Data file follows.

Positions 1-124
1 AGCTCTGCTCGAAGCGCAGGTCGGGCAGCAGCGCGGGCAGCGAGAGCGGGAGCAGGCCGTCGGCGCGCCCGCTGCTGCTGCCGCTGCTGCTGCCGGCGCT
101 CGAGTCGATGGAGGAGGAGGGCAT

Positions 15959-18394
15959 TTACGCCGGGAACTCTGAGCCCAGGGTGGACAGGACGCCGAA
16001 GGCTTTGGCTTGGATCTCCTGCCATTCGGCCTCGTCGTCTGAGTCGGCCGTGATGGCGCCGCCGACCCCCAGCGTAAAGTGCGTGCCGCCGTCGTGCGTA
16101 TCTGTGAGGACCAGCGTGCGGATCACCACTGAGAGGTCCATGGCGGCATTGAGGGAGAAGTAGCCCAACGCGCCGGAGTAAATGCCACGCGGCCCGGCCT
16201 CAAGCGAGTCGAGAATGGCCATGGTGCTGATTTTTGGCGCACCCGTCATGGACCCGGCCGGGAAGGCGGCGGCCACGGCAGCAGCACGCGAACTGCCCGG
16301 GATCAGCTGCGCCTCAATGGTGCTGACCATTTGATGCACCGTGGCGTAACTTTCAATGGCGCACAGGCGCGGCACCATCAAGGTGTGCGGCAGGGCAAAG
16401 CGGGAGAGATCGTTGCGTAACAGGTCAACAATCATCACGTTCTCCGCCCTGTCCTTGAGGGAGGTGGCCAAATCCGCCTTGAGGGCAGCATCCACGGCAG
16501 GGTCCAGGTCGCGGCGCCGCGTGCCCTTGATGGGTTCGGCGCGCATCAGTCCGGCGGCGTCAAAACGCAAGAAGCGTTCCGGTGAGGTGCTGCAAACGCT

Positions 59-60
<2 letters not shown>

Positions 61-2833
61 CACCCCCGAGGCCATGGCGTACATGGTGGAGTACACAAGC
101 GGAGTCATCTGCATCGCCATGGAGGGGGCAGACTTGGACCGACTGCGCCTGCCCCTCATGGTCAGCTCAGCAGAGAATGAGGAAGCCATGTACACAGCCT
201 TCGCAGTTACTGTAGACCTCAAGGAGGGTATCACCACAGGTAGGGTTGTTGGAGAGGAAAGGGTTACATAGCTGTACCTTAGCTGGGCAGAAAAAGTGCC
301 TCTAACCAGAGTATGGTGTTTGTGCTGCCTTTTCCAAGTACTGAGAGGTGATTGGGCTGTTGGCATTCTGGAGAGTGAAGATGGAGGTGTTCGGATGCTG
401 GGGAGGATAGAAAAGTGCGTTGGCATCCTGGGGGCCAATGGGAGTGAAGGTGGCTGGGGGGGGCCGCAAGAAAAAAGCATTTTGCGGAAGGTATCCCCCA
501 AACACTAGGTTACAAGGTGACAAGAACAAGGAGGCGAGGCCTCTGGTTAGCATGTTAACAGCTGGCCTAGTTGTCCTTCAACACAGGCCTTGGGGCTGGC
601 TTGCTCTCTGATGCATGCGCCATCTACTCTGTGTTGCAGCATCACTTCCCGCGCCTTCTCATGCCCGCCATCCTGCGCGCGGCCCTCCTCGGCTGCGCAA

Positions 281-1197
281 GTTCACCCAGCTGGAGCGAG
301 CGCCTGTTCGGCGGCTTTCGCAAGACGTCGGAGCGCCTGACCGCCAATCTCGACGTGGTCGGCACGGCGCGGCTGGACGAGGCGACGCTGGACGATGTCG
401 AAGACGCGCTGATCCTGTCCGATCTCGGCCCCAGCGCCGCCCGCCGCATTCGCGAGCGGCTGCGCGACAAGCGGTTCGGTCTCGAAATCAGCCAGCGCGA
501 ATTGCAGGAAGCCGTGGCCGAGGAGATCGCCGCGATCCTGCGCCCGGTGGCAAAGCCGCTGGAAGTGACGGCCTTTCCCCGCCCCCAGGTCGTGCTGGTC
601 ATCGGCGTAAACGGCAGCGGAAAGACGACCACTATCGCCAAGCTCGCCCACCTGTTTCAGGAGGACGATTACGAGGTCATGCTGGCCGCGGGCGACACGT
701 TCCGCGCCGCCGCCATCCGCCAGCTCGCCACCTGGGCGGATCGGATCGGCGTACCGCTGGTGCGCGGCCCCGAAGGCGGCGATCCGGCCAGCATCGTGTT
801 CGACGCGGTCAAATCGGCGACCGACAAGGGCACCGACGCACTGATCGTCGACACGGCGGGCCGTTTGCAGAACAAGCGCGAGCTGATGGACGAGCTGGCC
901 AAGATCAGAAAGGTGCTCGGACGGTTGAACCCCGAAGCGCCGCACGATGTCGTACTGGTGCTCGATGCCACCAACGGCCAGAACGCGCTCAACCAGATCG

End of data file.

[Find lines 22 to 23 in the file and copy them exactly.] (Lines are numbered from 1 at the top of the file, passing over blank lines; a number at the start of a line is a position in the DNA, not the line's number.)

Positions 281-1197
281 GTTCACCCAGCTGGAGCGAG